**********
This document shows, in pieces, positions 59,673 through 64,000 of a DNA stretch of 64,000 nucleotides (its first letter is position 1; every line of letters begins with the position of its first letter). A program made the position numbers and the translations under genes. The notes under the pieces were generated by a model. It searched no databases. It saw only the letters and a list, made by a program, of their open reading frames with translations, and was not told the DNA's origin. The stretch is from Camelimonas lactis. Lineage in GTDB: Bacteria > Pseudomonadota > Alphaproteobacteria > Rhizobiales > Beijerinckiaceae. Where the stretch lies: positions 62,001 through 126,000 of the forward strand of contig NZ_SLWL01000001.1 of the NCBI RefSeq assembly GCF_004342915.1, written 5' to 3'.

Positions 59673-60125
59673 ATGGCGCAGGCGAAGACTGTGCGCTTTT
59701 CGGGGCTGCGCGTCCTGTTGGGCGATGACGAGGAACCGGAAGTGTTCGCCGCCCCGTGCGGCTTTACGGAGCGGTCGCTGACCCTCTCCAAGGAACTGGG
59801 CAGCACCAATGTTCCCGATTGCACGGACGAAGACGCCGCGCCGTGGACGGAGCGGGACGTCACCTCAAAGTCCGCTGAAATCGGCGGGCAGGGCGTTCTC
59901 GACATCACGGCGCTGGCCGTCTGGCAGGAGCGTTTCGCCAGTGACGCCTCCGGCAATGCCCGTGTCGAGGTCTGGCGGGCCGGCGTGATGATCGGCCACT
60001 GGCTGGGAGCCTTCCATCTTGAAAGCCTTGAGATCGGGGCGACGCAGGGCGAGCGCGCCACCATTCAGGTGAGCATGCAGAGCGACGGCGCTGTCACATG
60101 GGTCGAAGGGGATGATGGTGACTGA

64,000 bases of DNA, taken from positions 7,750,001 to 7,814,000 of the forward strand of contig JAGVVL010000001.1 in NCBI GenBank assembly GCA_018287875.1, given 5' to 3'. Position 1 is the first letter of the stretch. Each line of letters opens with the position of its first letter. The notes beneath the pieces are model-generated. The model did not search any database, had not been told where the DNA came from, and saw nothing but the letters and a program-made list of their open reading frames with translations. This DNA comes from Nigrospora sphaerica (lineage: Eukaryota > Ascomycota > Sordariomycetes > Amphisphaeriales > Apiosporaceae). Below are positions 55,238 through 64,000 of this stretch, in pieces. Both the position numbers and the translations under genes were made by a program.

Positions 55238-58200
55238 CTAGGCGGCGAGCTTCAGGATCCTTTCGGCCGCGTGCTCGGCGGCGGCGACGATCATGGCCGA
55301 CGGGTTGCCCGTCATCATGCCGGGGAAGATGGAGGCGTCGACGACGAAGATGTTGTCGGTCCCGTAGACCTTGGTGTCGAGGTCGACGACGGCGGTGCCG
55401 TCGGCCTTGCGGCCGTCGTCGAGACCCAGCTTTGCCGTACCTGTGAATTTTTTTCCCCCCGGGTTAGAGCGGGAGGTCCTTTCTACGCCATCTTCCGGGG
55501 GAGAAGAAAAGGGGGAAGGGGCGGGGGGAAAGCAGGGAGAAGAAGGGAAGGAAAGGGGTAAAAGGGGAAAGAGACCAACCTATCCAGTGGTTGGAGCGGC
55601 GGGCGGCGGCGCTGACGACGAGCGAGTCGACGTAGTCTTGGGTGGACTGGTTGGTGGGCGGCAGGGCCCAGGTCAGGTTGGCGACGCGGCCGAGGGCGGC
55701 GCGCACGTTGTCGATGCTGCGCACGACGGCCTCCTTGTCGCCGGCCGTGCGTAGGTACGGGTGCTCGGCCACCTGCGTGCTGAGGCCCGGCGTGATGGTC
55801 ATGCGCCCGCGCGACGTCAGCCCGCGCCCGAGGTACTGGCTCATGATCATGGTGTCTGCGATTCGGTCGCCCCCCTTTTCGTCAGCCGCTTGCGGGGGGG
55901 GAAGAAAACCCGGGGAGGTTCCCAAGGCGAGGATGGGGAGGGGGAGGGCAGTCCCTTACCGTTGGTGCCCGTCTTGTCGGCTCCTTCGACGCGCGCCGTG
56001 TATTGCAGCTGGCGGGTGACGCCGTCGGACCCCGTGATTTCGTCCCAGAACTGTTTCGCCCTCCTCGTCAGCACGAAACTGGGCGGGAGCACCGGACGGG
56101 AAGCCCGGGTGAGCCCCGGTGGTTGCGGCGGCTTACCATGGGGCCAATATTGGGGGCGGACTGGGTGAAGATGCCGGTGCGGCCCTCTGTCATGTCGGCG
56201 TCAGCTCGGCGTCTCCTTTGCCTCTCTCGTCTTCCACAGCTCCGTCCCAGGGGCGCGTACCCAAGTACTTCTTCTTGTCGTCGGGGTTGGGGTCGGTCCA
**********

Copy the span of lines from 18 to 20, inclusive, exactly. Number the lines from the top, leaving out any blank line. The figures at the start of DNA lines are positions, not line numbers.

55901 GAAGAAAACCCGGGGAGGTTCCCAAGGCGAGGATGGGGAGGGGGAGGGCAGTCCCTTACCGTTGGTGCCCGTCTTGTCGGCTCCTTCGACGCGCGCCGTG
56001 TATTGCAGCTGGCGGGTGACGCCGTCGGACCCCGTGATTTCGTCCCAGAACTGTTTCGCCCTCCTCGTCAGCACGAAACTGGGCGGGAGCACCGGACGGG
56101 AAGCCCGGGTGAGCCCCGGTGGTTGCGGCGGCTTACCATGGGGCCAATATTGGGGGCGGACTGGGTGAAGATGCCGGTGCGGCCCTCTGTCATGTCGGCG